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FDA Tracking Requirements: Drugs, Medical Devices, Why Not Food Too?

Contributed by Joanne C. Kelleher

The July 10, 2008 issue of The New York Times had an article about the nation’s salmonella outbreak called As Outbreak Affects 1,000, Experts See Flaws in Law.

http://www.nytimes.com/2008/07/10/health/policy/10tomato.html?_r=1&th=&adxnnl=1&oref=slogin&emc=th&adxnnlx=1215698952-7EHBT2ulOF3rVfXSiXFHsA

The article says; Dr. David Acheson, the agency/s associate commissioner for foods, said in a telephone interview on Monday that the F.D.A. lacked authority to require full trace-back capability, adding, It’s the industry’s responsibility to put that kind of system in place, not ours.

This comment jumped out at me because the F.D.A. is involved with track and trace for prescription drugs and with medical devices. Why not food too?

Since 1993, the FDA has required that manufacturers of medical devices must adopt a method of tracking devices whose failure would be reasonably likely to have serious, adverse health consequences; or which is intended to be implanted in the human body for more than one year; or are life-sustaining or life-supporting devices used outside of a device user facility. In 2006, the FDA began investigating how a unique device identification (UDI) system might help automate the collection of information about these devices in the supply chain.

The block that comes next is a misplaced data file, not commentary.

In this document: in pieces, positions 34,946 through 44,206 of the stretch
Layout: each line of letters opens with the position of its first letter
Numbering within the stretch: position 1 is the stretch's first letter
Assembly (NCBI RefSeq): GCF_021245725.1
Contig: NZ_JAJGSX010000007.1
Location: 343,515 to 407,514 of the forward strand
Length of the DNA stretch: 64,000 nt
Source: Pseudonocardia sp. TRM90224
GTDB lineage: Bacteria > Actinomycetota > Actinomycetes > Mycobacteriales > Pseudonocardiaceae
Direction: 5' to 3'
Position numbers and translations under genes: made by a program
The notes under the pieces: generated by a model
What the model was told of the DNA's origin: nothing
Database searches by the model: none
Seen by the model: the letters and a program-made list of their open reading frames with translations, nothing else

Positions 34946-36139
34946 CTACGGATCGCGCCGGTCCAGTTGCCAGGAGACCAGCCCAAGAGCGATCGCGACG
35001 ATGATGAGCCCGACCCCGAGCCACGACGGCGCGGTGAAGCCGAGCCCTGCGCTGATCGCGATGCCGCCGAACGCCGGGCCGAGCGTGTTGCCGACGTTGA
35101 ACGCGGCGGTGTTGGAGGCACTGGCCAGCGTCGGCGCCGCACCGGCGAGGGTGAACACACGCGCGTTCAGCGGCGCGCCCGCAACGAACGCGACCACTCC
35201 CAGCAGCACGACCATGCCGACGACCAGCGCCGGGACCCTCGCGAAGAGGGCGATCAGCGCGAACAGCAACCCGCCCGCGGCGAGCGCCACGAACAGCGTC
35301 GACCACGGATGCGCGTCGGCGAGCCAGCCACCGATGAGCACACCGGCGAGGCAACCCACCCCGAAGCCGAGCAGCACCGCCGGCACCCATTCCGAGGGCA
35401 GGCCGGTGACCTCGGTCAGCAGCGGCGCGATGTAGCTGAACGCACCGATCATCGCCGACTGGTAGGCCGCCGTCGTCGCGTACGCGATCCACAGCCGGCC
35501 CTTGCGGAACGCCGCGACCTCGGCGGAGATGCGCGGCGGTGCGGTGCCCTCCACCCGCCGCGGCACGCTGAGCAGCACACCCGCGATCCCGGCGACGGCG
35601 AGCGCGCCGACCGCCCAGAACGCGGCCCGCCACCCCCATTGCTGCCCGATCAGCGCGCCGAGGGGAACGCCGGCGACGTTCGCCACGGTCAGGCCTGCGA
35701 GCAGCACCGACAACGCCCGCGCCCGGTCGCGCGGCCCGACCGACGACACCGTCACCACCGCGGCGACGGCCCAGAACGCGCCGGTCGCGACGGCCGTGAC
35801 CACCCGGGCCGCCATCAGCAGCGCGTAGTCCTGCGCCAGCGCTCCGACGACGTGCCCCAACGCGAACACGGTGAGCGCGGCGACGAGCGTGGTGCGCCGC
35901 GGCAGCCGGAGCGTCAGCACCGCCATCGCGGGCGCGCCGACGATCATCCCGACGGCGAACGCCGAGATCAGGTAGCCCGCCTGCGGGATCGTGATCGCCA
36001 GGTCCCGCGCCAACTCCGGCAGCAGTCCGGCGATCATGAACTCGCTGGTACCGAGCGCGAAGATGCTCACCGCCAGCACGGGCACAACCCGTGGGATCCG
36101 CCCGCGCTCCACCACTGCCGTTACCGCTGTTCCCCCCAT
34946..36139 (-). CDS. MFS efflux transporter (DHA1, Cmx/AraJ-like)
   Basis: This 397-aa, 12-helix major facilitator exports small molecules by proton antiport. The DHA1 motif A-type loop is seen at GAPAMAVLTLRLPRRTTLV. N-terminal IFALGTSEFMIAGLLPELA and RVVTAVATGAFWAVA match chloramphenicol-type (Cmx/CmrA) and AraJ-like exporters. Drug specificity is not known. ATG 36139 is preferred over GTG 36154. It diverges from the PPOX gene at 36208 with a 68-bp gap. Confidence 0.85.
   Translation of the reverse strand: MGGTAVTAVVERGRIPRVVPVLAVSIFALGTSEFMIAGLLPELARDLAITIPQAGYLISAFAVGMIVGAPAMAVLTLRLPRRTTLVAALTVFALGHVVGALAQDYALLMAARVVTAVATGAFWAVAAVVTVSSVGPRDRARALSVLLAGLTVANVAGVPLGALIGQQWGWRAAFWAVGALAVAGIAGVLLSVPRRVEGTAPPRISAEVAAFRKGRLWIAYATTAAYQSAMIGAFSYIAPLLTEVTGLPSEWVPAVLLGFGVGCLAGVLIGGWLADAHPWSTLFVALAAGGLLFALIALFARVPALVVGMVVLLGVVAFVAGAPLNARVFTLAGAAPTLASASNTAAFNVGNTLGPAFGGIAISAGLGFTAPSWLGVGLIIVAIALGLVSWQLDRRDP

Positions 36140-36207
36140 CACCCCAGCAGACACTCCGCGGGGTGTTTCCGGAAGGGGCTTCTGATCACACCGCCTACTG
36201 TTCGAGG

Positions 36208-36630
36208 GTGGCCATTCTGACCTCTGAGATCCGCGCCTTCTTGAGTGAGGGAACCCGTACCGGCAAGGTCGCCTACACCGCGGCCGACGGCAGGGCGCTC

The FDA Amendments Act of 2007 (FDAAA) covers standards that should be developed for identification, validation, authentication, and tracking and tracing of prescription drugs and the FDA recently collected comments about the technologies to be used, like RFID. See https://veridify.com/fda-seeking-comments-on-how-to-handle-prescription-drugs/ and https://veridify.com/congress-approves-fda-bill-with-section-for-pharmaceutical-security/.

The New York Times article adds: But Dr. David A. Kessler, the F.D.A. commissioner in the Clinton and first Bush administrations, said the agency has the authority to require the industry to trace produce as it travels from farm to table, but has lacked the impetus to do so. The technology exists to trace the entire chain of a food product, Dr. Kessler said. The agency needs to require the industry to put into effect mechanisms to do full trace-back. That regulation could be put in place in months, not years.

Produce items have sickened over 1000 people in largest food-borne outbreak in the last decade and the FDA still can’t identify the cause (raw red tomatoes, jalape peppers or ???). How many more people need to get sick before there is enough of an impetus for the FDA to require the food industry to implement track and trace?